Art/ Collection/ Art Object


Oak, maple, tulip poplar with oak and pine
58 1/4 x 49 1/2 x 20 3/4 in. (148 x 125.7 x 52.7 cm)
Credit Line:
Purchase, Rogers Fund; Sage Fund, by exchange; Sansbury-Mills Fund; Anthony W. and Lulu C. Wang Gift, in honor of Morrison H. Heckscher; and Friends of the American Wing Fund, 2010
Accession Number:
On view at The Met Fifth Avenue in Gallery 708
Large two-stage oak cupboards were the most elaborate pieces of furniture in seventeenth-century New England homes. They were used for storing textiles, silver, and other valued objects. Their scale and ornamental richness bespoke the prosperity and status of their owners. This superlative example was made by an unidentified shop in northern Essex County, noted for its complex joinery and decoration, featuring ebonized turnings that freely interpret classical columns and channel-molded drawer fronts with applied bosses arranged in rhythmic linear patterns across their length.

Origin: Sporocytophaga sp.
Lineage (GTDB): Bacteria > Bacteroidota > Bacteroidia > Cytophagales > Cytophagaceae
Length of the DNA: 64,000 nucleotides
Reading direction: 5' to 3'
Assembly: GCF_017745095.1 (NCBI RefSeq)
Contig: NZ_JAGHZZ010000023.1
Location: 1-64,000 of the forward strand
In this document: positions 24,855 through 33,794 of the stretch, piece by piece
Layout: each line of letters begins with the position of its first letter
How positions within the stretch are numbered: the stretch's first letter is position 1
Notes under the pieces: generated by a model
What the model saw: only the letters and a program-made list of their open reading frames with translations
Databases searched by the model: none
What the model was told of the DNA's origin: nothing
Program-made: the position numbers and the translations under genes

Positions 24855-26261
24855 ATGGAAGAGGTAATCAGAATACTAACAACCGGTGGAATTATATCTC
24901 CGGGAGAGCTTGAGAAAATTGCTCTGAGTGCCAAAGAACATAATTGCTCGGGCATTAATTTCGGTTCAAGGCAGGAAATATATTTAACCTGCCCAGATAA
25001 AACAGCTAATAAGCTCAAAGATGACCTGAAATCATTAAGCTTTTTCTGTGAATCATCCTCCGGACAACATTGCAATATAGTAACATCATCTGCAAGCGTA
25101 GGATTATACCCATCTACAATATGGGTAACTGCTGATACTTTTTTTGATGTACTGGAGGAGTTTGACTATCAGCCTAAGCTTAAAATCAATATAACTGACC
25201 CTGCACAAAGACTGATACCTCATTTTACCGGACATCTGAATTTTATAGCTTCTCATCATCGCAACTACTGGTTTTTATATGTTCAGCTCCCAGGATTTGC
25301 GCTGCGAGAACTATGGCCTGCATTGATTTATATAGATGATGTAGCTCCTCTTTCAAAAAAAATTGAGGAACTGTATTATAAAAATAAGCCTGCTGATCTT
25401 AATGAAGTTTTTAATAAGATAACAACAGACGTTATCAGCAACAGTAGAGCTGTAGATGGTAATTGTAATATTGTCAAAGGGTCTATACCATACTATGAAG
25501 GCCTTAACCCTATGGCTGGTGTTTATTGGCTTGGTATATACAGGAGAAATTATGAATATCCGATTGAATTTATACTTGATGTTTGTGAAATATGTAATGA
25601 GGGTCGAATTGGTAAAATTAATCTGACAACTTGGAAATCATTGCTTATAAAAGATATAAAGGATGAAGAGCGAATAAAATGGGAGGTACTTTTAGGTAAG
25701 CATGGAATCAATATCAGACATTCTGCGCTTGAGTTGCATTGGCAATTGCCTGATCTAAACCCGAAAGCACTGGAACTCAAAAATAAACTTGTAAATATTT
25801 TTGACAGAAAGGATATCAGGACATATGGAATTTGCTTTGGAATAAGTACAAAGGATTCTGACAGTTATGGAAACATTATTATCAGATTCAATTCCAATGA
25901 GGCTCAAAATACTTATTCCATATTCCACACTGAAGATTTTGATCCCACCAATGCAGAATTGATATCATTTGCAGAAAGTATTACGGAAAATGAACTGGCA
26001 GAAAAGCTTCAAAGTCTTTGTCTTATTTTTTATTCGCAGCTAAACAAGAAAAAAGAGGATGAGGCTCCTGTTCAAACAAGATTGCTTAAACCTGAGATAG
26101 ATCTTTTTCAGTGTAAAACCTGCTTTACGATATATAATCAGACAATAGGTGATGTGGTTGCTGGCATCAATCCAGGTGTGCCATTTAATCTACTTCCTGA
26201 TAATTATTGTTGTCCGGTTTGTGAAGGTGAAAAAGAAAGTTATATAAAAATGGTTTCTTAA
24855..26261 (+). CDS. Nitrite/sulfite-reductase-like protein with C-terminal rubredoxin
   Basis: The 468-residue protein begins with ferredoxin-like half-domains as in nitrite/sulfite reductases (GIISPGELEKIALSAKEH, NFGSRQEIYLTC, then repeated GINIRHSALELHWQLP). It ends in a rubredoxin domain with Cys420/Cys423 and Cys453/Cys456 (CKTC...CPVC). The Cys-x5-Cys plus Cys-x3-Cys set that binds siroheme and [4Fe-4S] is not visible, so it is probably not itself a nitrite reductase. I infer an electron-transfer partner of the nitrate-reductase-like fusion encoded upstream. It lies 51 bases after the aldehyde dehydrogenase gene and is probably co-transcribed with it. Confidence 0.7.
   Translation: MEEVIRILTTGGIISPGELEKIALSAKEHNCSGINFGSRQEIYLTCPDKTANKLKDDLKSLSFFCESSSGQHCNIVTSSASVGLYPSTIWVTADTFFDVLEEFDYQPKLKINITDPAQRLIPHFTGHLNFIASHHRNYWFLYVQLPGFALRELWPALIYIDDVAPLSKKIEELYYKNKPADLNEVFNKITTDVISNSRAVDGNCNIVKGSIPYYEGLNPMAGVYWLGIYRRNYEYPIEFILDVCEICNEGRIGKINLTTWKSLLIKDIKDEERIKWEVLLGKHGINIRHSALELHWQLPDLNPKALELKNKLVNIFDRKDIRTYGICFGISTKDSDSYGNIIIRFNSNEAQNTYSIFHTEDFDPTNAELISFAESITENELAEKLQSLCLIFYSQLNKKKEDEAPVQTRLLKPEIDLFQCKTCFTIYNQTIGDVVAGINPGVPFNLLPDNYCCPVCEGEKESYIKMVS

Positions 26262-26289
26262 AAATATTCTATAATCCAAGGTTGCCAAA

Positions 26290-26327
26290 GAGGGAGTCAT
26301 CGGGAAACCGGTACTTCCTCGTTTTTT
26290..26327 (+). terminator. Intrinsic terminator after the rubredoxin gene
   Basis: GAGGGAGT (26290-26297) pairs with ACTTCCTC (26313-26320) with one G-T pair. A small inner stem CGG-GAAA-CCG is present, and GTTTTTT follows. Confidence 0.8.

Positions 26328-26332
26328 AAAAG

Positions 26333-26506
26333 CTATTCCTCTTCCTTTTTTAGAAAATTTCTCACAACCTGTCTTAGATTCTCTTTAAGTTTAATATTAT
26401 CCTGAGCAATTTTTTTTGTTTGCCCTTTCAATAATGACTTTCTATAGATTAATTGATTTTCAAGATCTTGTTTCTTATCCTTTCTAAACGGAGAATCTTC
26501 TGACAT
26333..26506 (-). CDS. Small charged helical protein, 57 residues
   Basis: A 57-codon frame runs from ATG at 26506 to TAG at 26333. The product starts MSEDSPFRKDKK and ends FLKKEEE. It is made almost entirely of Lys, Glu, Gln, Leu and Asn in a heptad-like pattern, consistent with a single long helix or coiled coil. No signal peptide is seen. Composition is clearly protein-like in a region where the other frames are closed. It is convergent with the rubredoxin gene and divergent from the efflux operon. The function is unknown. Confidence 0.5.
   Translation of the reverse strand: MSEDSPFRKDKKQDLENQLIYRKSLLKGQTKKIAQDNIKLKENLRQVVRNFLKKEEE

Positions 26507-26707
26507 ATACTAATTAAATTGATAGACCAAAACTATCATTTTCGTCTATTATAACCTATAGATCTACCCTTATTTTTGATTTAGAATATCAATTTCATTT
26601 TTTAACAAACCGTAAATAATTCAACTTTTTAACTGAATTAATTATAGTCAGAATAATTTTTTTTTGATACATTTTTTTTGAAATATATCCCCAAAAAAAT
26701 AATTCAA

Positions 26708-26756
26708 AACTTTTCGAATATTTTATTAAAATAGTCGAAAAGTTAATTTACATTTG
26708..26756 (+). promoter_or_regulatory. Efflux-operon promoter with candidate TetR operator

In 1928 the cupboard was published as owned by the collector Philip L. Spaulding of Boston.
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